Researchers find slowdown in Earth's temps stabilized nature's calendar
Sometimes referred to as nature's calendar, phenology looks at the seasonal life cycle of plants and animals and is one of the leading indicators of climate change. It's the observance of natural occurrences like the first formation of buds and flowers in the spring and the changing colors of leaves in the fall. According to researchers at the University of New Hampshire, when the rate of the Earth's air temperature slows down for a significant amount of time, so can phenology.
In a study, recently published in the journal Nature Communications, researchers focused on a 15-year period in the early part of this century, when there was a temporary slowdown in the rise of the Earth's air temperatures. It continued to rise, but more slowly than in the years before and after. Scientists found that during that period, phenology remained relatively constant from year to year, with no appreciable increase in the length of the growing seasons.
"This finding was a big surprise to us because the Earth's climate is changing and affecting the length of the seasons," says Jingfeng Xiao, a research associate professor at the UNH Earth Systems Research Center. "Over the past decades we have experienced longer growing seasons, with spring coming earlier and fall coming later, but this wasn't the situation from 1998 to 2012 in the northern hemisphere."
Phenology plays a major role in helping to regulate plant photosynthesis, transpiration, and energy exchange. When phenology stabilizes, it's easier to estimate when to start a garden, when fall foliage will peak and helps life cycles like pollination, migration and mating.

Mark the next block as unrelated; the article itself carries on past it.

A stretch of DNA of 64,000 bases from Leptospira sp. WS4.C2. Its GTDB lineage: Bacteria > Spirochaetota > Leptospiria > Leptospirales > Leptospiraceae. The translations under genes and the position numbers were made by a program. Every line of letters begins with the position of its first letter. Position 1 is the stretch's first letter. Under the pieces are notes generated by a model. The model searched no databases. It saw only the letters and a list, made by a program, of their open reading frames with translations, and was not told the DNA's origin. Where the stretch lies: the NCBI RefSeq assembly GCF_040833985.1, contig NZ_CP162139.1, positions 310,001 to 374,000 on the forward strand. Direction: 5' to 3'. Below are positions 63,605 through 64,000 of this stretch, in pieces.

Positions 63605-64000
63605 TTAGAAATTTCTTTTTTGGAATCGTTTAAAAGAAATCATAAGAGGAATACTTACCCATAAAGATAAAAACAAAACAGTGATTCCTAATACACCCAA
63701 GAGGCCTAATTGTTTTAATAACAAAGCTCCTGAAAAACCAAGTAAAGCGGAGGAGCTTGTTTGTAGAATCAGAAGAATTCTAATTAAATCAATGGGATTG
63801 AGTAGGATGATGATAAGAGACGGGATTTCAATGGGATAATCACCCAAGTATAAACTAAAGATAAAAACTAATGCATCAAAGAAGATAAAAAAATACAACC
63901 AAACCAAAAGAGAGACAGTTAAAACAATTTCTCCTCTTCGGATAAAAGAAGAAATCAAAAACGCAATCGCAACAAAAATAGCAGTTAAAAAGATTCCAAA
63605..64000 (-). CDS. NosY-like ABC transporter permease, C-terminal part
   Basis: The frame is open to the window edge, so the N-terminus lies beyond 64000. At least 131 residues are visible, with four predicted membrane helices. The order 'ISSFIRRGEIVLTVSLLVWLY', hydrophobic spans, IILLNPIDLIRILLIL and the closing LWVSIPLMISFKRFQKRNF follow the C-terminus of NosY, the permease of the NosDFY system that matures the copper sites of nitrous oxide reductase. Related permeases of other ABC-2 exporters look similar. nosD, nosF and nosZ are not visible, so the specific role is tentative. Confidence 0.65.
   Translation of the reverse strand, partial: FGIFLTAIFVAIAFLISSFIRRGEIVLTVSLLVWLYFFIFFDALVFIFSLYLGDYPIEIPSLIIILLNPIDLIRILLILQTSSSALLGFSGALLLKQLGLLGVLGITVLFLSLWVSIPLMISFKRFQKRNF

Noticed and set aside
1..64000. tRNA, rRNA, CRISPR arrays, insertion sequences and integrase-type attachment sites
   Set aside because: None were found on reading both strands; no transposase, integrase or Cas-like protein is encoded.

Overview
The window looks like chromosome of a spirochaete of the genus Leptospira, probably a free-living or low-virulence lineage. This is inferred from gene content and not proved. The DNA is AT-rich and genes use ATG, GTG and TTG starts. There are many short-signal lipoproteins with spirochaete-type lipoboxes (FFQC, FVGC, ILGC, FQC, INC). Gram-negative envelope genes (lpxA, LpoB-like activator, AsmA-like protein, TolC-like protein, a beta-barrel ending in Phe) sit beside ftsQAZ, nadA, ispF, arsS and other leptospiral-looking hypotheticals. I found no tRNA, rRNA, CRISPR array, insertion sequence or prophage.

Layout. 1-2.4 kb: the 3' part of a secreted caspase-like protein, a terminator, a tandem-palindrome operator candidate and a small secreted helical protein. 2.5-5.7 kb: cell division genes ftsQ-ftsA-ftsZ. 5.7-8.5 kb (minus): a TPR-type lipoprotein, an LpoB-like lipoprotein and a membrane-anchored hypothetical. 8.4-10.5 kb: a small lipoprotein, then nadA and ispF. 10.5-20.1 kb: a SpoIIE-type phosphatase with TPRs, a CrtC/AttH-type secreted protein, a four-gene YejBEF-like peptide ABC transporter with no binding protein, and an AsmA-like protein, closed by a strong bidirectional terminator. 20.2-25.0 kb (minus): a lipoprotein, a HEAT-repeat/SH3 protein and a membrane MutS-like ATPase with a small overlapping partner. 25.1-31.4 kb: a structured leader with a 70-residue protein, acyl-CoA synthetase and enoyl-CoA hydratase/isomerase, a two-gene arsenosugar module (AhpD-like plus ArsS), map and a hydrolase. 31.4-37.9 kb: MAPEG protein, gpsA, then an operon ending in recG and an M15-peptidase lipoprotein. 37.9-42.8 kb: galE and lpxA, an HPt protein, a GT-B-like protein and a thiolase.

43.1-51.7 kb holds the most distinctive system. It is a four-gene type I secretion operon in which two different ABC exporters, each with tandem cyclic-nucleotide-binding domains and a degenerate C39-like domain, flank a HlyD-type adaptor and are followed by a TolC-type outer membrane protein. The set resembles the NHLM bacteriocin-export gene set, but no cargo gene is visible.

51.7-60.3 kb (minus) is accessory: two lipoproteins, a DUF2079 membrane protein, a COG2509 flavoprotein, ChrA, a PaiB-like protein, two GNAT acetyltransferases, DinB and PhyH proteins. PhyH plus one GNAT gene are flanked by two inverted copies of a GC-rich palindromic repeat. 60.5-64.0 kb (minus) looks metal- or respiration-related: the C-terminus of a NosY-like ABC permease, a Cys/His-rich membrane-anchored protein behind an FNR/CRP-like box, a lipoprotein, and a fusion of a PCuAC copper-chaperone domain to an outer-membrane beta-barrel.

Researchers examined the carbon dioxide exchange between plants and the atmosphere from 56 sites located in forests, croplands, savannas, shrublands and grasslands in the northern hemisphere. They were the first to compare those findings with satellite imagery that indicated the dates of leaf-out (when leaves emerge in the spring) and senescence (when leaves fall and plants die off or enter dormancy in autumn) to estimate the length and timing of the growing season, which stayed about the same for that time period.
Earlier leaf-out and/or later senescence can mean a longer growing season, increase in agriculture production and crop yield, as well as an increase in the amount of carbon dioxide absorbed by plants from the atmosphere. However, it can also mean the need for more water use and could affect stream flow and aggravate water crisis issues.
"It's not just about plants, many people are also physically affected by phenological trends," said Xiao. "Anyone suffering from seasonal allergies knows, an earlier spring, or growing season, can mean an earlier allergy season."
Phenological variations also make it more difficult for scientists to estimate the Earth's carbon, water and energy exchange between the atmosphere and the Earth's surface, which can then affect climate change projections.
The scientists admit that the time period they studied, where the Earth's air temperature rate slowed down, may seem to contrast with other research on global warming but they emphasize that even during this period the Earth's temperatures continued to rise. They point out that temporary trends like this one require very long datasets—at least a decade or longer—to properly assess big-picture phenological trends.